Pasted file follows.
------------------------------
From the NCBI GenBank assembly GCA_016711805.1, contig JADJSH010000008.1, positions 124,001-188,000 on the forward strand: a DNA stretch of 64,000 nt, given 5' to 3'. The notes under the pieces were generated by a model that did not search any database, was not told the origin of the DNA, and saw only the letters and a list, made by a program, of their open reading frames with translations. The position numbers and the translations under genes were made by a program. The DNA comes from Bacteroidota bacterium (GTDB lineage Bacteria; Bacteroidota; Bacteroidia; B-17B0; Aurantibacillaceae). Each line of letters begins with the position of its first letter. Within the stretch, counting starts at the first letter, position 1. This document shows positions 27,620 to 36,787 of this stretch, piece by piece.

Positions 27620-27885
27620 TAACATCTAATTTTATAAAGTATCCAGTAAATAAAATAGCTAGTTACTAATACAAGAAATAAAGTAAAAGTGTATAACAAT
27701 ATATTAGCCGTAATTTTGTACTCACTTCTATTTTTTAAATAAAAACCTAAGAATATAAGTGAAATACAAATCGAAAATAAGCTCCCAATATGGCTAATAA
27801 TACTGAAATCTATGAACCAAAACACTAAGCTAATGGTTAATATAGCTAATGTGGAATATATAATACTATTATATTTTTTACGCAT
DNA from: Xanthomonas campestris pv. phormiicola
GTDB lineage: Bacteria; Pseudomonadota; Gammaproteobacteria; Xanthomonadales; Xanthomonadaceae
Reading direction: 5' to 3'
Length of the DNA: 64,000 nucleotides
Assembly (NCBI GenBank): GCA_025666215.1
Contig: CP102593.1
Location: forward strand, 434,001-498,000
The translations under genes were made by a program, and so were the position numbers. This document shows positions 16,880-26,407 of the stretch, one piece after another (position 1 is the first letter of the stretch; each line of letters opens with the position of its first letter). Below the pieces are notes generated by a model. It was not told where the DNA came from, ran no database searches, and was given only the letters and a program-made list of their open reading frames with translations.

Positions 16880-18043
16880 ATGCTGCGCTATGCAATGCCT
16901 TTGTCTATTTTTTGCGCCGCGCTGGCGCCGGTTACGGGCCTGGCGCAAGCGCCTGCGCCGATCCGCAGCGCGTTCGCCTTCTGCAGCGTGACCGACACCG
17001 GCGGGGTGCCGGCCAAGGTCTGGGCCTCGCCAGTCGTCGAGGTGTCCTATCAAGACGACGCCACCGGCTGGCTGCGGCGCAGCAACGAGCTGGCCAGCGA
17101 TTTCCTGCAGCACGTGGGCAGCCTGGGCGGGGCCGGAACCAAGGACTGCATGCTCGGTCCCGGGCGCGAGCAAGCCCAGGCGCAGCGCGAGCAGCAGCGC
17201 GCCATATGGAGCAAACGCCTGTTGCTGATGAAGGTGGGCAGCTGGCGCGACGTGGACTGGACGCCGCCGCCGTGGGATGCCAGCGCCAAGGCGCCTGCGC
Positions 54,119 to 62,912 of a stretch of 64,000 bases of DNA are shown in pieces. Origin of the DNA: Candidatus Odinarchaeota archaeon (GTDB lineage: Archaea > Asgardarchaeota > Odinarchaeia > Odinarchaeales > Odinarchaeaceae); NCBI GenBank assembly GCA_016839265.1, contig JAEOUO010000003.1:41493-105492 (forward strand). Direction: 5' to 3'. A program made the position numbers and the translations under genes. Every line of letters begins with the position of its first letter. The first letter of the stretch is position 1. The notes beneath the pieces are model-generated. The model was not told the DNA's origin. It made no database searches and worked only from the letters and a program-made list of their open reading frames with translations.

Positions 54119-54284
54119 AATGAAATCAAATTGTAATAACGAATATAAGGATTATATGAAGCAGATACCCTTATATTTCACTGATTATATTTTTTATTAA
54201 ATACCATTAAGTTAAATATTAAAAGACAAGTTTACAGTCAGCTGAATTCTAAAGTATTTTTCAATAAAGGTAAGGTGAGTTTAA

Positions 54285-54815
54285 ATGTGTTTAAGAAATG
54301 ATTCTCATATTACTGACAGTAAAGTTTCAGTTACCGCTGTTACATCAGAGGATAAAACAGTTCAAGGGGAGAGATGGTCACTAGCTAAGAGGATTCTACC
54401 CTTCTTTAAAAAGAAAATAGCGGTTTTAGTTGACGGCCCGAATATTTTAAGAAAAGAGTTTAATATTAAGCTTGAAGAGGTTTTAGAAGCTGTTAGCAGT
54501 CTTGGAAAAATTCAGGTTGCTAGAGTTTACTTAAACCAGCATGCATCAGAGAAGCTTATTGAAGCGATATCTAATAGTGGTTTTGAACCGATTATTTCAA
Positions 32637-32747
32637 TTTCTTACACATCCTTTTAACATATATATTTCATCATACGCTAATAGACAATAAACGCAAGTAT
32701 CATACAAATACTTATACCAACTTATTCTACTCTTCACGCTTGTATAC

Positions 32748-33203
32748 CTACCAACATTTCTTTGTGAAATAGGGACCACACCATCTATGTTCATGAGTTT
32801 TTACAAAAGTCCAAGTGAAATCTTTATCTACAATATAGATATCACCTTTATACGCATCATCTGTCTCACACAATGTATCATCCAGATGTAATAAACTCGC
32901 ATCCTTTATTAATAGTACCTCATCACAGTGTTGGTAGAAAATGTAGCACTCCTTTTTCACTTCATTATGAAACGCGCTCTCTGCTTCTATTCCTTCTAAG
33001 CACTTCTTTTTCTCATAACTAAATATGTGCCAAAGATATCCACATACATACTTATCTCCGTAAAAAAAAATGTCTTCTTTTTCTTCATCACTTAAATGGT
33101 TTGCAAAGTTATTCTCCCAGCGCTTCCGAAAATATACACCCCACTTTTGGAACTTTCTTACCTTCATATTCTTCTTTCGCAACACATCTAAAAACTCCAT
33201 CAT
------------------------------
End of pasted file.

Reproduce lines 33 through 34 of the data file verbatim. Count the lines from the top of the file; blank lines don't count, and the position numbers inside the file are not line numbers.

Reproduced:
32748 CTACCAACATTTCTTTGTGAAATAGGGACCACACCATCTATGTTCATGAGTTT
32801 TTACAAAAGTCCAAGTGAAATCTTTATCTACAATATAGATATCACCTTTATACGCATCATCTGTCTCACACAATGTATCATCCAGATGTAATAAACTCGC